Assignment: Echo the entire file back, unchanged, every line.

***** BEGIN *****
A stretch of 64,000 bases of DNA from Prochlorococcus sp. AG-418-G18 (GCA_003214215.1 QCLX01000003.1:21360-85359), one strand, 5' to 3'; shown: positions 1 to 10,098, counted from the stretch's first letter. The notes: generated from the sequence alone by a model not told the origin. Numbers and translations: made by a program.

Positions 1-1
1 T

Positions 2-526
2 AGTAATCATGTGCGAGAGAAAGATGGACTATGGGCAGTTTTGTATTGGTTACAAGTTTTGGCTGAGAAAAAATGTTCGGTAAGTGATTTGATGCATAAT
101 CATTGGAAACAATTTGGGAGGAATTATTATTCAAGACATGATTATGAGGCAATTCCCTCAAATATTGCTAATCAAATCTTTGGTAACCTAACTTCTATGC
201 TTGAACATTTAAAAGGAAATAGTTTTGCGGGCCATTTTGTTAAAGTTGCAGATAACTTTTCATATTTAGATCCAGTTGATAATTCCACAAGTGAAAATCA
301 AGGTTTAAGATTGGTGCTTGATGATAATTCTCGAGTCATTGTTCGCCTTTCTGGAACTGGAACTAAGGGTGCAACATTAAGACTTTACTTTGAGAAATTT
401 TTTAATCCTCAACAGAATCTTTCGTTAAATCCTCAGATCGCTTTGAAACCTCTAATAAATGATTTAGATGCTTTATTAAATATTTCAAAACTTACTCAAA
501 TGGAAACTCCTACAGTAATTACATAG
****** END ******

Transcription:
A stretch of 64,000 bases of DNA from Prochlorococcus sp. AG-418-G18 (GCA_003214215.1 QCLX01000003.1:21360-85359), one strand, 5' to 3'; shown: positions 1 to 10,098, counted from the stretch's first letter. The notes: generated from the sequence alone by a model not told the origin. Numbers and translations: made by a program.

Positions 1-1
1 T

Positions 2-526
2 AGTAATCATGTGCGAGAGAAAGATGGACTATGGGCAGTTTTGTATTGGTTACAAGTTTTGGCTGAGAAAAAATGTTCGGTAAGTGATTTGATGCATAAT
101 CATTGGAAACAATTTGGGAGGAATTATTATTCAAGACATGATTATGAGGCAATTCCCTCAAATATTGCTAATCAAATCTTTGGTAACCTAACTTCTATGC
201 TTGAACATTTAAAAGGAAATAGTTTTGCGGGCCATTTTGTTAAAGTTGCAGATAACTTTTCATATTTAGATCCAGTTGATAATTCCACAAGTGAAAATCA
301 AGGTTTAAGATTGGTGCTTGATGATAATTCTCGAGTCATTGTTCGCCTTTCTGGAACTGGAACTAAGGGTGCAACATTAAGACTTTACTTTGAGAAATTT
401 TTTAATCCTCAACAGAATCTTTCGTTAAATCCTCAGATCGCTTTGAAACCTCTAATAAATGATTTAGATGCTTTATTAAATATTTCAAAACTTACTCAAA
501 TGGAAACTCCTACAGTAATTACATAG